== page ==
Cover of 
Fields of Conflict

Fields of Conflict
Douglas Scott, Lawrence Babits and Charles Haecker
450 pages including index

Fields of Conflicts is a collection of essays on battlefield archaeology, based on papers presented on a conference of the same title as the book, held in 2004. Battlefield archaeology as a separate discipline is a relatively recent development, even if military history is of course of quite ancient vintage. Astounding as it may seems, battlefield archaeology only got started in the early eighties, with a groundbreaking research paper on the Little Bighorn battlefield. Though it seems obvious in retrospect to apply archaeological techniques in researching battles and battlefields, battlefields are such ephemeral sites, battles rarely lasting more than a day, while archaeology traditionally focused on sites that had been inhabitated for centuries, that it's no wonder it took so long for somebody to do so. That somebody was Douglas Scott, also one of the editors of this volume and you realise the impact of his research by seeing how often in the essays collected here it is refered to.

In fact, Douglas Scott is so influential that I've seen him on the History Channel showcasing his Little Big Horn research a few years ago, which was the first time I heard of battlefield archaeology. It was fascinating to see how it was possible to almost track the movement of single soldiers on the battlefield by hunting for the detritus they left behind in the course of the battle. Fields of Conflicts shows how much can be known of even obscure battles this way, through creative use of archaeological techniques and especially metal dectoring, but also how much still remains unknownable as well. It's a fascinating read even for armchair historians like myself, a glimpse in how the real professionals handle these problems.

The way in which Fields of Conflict is structured helps make it easier for lay people like me to get into the subject. It's roughly divided into two, with the first series of essays serving as a general introduction to the subject of battle archaeology and its challenges and the second series a showcase of how the methods developed are applied to specific battlefields. Both series are assembled in chronological order, going from ancient to modern battlefields, from the Battle of Varus to a small battle during the Korean War, with the schwerpunkt lying in the nineteenth century.

Geographically, most of the battlefields featured are either North American or European, with only two exceptions: the aforementioned Korean War battlefield, as well as an essay on the archaeology of the War of the Triple Alliance. The American Civil War is very well represented, with no less than six essays devoted to it. This selection is not that surprising, considering the origins of battlefield archaeology and the seemingly continued Anglosaxon dominance of it since. It would've been nice to see some essays focusing on non-western battles as well, or on more ancient and more modern battles, but you can't blame people for focusing on battles of local interest.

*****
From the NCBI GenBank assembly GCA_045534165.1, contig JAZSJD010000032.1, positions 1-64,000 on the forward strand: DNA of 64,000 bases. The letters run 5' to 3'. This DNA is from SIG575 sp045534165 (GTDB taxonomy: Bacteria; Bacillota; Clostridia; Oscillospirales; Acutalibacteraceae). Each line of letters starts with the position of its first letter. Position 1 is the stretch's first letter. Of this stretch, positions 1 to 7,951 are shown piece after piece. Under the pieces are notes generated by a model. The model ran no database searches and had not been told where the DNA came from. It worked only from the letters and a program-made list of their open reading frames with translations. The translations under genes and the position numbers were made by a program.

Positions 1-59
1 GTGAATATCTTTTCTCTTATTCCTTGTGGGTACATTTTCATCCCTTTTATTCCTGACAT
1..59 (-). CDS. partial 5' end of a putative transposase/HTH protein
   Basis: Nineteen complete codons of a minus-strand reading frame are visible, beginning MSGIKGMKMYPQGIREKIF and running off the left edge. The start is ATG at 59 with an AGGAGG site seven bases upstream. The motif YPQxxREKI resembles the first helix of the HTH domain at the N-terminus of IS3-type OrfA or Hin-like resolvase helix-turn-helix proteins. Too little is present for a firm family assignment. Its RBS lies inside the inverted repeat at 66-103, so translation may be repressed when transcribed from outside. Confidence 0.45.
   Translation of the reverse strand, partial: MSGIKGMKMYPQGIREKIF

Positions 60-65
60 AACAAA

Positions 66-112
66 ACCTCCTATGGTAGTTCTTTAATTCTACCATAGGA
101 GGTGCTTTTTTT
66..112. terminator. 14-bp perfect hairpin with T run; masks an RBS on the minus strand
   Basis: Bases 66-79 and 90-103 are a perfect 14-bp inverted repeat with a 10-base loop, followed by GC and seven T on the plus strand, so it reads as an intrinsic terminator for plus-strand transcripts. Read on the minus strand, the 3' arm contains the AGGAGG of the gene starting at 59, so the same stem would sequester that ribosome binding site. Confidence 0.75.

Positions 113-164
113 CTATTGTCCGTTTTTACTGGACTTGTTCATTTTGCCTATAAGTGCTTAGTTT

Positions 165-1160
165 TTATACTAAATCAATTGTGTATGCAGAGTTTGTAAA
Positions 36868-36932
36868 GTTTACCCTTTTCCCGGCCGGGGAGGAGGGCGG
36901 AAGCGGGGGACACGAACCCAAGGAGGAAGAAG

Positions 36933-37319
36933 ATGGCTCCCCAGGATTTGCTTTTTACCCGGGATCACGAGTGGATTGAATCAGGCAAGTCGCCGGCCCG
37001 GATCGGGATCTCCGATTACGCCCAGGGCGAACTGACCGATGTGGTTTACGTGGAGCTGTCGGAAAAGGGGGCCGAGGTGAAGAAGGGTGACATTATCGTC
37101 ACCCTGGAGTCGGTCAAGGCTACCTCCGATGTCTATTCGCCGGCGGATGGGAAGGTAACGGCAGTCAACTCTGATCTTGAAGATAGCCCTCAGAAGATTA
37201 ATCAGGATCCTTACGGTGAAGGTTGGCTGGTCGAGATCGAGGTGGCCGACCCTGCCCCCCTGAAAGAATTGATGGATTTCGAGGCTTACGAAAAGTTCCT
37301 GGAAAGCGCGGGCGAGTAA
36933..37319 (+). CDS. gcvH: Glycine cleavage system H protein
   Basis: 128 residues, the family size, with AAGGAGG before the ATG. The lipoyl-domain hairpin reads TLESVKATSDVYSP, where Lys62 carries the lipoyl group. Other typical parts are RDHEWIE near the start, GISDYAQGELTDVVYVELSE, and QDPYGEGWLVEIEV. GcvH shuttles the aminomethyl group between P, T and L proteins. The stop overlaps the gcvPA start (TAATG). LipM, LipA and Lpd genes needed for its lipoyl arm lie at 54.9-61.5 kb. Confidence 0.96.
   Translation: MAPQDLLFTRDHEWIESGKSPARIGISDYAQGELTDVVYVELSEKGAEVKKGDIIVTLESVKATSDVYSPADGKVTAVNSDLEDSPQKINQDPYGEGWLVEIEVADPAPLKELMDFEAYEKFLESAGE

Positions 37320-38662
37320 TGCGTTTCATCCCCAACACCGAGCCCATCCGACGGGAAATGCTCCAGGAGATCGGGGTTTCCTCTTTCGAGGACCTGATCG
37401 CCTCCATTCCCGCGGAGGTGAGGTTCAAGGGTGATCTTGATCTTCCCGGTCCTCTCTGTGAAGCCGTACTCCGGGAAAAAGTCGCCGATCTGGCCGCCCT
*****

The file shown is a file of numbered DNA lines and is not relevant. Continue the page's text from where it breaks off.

Despite these quibbles and despite the unavoidable repetition that a book of essays on the same subject brings with it, there isn't an uninteresting essay in the book. Though there is some overlap, the details of each battle are different enough to not bore you. Often in fact I was left wanting to know more about the battle described, especially about the smaller, more obscure ones described in the second part of the book.

The same went for the techniques described in the first part, the most technical part of the book. It starts with a discussion of how a battlefield can be recognised, through various technological means including metal detector sweeps and remote sensoring, with the second article looking for shared characteristics historic battlefields shared, before moving on to more specialised subjects. How to find artillery battery positions, what can be learned from bullets and musket balls found at a battlefield and their distribution on it, how to determine what a given commander could see of a battle, how to identify firearms used, all are discussed. It's worth reading Fields of Conflict for just this part alone.

The second part is less focused on technique and more on its application to various battlefields, so might be a little less interesting in that regard. However, the practical problems and solutions in using these techniques, for example how to get data from a battlefield already largely depleted by the removal of artifacts by collectors with metal detactors, is still fascinating. And, as said before, reading up on obscure battles is a pleasure in itself.

Fields of Conflict than is an excellent book for the military history enthusiast like myself and is highly recommended.

Webpage created 23-03-2010, last updated 15-05-2010.